NEW DELHI, Sept 26 (PTI): This was a rare occasion of celebrations. Rare because the country was rejoicing the achievements of its sporting legends. Rare because this time cricket wasn’t the centre of attraction. Also, for a change, cricketing giants Mansoor Ali Khan Pataudi and Kapil Dev were not the ones receiving accolades; instead, they were seen singing praises for 21 players from other sports.
The ‘Indian Sports Legends – A Network 18 initiative’ was a pleasant walk down the memory lane for the sporting icons.
The evening took off with former India cricket captain Pataudi calling on two-time Asian athletic gold medallist Sriram Singh on the stage.
The undisputed king of Indian middle distant running in the 1970s looked cynically at the present-day athletes.
“When we, in the past, could achieve so much with sheer hard-work and dedication, why can’t today’s youngsters, who get better facilities and a lot more exposure?” he wondered.
Sriram, one of the few who had retained the 800m Athletics Gold in back-to-back Asian Games and finished seventh in the Montreal Olympics in 1976, said that he kept himself busy by shuttling between Delhi and Jaipur and trying to get some young talents to do which he couldn’t achieve. The evening became more colourful when Milkha Singh arrived on the stage. Singh, who was the first Indian to win Gold at the Commonwealth Games and had narrowly missed out on a medal at the Rome Olympics, had an interesting story to tell on how Pakistani President Ayub Khan called him the ‘Flying Sikh’.
“It was after a race in Pakistan in 1962, where I defeated Abdul Khaliq, the winner of the 100 metres gold at the Tokyo Asian Games, that I was christened the ‘The Flying Sikh’ by Pakistani President Ayub Khan,” he said. Milkha Singh, however, was dismayed at the current crop of athletes and said Indian athletics was in a shambles and there was no hope for them at the Commonwealth Games.
“I will be surprised if a single Indian flag goes up during the athletics event at the upcoming Games,” he said. Gurbachan Singh Randhawa, the gold medalist at the 1962 Asiad, disagreed with Milkha Singh’s views and assured that tri-colour would go up numerous times during the CWG event.
International Zone: The biggest hit at CWG Village
New Delhi, Sept 26 (PTI): The residential blocks have got a thumbs down but the international zone at the Commonwealth Games Village is turning out to be a massive hit with the athletes and delegates who have checked in.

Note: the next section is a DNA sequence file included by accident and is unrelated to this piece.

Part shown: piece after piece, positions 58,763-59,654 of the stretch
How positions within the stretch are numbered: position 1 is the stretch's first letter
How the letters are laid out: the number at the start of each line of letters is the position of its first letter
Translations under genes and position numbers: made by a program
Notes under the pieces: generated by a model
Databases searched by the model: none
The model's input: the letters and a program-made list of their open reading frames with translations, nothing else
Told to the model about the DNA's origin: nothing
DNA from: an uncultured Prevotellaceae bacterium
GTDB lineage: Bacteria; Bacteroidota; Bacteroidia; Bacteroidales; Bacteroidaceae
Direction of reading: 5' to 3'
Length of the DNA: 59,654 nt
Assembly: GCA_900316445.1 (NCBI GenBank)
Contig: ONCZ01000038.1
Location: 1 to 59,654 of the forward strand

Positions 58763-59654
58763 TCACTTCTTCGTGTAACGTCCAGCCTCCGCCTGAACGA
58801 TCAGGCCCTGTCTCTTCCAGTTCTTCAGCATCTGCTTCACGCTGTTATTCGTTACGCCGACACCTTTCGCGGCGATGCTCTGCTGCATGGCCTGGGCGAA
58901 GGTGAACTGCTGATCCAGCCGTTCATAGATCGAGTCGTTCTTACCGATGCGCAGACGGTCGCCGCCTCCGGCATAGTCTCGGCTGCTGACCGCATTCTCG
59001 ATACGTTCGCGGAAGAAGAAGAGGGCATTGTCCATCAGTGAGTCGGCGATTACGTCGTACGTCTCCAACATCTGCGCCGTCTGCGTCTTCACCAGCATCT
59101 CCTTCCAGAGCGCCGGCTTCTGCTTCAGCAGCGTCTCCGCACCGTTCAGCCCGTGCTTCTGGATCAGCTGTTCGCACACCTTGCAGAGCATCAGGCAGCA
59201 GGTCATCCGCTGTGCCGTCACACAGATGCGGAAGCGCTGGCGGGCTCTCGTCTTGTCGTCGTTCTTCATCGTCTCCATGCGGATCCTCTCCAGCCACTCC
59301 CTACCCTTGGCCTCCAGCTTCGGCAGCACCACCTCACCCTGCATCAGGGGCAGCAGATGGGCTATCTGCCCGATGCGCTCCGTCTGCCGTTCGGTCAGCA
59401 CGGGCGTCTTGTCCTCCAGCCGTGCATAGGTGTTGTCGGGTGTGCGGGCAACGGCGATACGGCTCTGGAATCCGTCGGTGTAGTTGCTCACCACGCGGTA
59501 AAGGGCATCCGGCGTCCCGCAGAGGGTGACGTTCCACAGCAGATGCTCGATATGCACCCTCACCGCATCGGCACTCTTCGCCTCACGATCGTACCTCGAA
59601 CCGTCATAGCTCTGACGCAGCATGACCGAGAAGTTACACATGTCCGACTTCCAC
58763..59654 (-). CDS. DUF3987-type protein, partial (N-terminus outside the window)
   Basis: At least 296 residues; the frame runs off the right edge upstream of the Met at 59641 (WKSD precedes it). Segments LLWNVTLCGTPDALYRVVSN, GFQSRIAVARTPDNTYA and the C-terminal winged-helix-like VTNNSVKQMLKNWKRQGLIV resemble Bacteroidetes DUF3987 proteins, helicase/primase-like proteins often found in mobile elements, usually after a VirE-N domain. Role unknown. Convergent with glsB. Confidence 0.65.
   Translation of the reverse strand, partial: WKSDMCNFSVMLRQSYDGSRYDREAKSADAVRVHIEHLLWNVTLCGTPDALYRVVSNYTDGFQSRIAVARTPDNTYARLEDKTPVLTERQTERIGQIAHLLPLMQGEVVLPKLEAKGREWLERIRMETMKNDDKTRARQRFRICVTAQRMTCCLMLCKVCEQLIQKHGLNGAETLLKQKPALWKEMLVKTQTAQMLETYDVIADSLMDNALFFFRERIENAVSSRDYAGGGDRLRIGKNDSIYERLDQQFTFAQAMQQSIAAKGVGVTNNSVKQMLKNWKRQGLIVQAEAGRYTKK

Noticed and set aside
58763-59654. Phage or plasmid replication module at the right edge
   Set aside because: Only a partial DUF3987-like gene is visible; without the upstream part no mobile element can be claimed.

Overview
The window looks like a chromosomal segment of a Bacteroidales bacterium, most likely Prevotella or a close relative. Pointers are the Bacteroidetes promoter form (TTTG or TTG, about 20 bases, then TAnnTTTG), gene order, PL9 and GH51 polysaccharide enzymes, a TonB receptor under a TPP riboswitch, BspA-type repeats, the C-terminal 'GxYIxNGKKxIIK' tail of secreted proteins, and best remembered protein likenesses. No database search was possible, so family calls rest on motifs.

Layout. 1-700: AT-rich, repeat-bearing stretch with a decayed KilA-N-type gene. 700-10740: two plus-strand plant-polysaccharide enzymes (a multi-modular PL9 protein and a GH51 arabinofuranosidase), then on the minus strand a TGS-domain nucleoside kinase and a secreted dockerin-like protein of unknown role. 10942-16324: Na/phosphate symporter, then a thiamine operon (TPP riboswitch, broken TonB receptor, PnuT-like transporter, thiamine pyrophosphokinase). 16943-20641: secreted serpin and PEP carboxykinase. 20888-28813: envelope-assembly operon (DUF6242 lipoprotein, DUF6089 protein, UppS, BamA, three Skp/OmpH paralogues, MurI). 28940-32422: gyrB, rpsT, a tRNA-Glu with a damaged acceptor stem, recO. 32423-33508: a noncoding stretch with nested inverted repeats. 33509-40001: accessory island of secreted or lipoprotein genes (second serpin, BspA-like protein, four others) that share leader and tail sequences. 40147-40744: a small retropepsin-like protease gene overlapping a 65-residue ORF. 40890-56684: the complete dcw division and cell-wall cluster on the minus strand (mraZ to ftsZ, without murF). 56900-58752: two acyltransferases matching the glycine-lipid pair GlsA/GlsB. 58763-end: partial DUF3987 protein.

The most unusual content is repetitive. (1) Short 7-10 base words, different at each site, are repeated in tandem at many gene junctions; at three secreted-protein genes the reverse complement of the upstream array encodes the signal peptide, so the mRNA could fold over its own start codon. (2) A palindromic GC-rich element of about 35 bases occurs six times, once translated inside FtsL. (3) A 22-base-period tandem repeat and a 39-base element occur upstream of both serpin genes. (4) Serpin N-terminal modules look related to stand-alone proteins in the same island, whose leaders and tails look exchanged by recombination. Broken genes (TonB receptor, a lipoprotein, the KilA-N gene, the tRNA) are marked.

“The international zone is marvellous and I am sure the athletes would enjoy it,” Nigerian Chef de Mission, Elias Gora said after taking a round of the area.
The zone which is a demarcated area in the village is meant for extrasport activities for the athletes and has lots of recreation facilities.
“This is the best place in the whole of the village, I love coming here,” an official with the Kenyan contingent said.
Members from the Indian contingent — the first team to check-in at the village — have been regularly spotted in the zone.
“The international zone is very good. I enjoy spending time there and it is a world class facility,” boxing star Akhil Kumar told PTI.
The state-of-the art golf simulator at the zone which allows one to play golf on a graphically simulated driving range in an indoor setting has been a hit with athletes from many countries.
“We had some foreign athletes taking part in virtual golfing action and since we are offering the service for free, we expect many more foot falls once all the teams arrive here,” said Ashutosh, the in-charge at the facility.
There is also a gaming zone with billiards tables, a TV lounge, an ice-cream parlour, in addition to shopping opportunities like merchandise shop, handicrafts outlet, electronic store and a general store that sells provisions.
The shops have stored items imported specially from the Commonwealth nations to make the visiting contingents feel at home.
“We have specially imported chocolates, chips and cakes for the athletes so that they don’t feel away from their homes,” Arun Saini, manager at the general store, said
The handicrafts store has art pieces from all over India to ensure that the residents get a feel of the rich cultural heritage and diversity of Indian art.
“From Kashmiri Paper Machie to Banarasi scarves and Kanchipuram silk, our store has specialties from all over India and we have had some curious visitors so far,” a manager at the store said while pointing towards the shinning metal statues from Moradabad.
A discotheque where athletes can unwind is adds to the experience. The restaurant-cum-bar at the zone will also be a special attraction for the foodies who may want to go for gourmet meals.
One more attraction for the look-conscious inhabitants of the 63.5 acre village is the saloon where many foreign teams including the English have booked advance appointments.
The English team would be moving in tomorrow.
“A manager from the England team came here inquiring about various packages we provide ...The response has been encouraging so far with many advance bookings coming our way,” an executive at the saloon said.
The open amphitheater will see flag ceremonies and cultural programs being held for various participating nations. The nearby musical fountain is also a delight especially during the evening hours when lights, water and music produce a mesmerising effect.
“This is the best place for the athletes to sit and relax after all the practice session. Enjoy the evening with the fountain and cultural programs,” the Organising Committee (OC) chairman, Suresh Kalmadi said.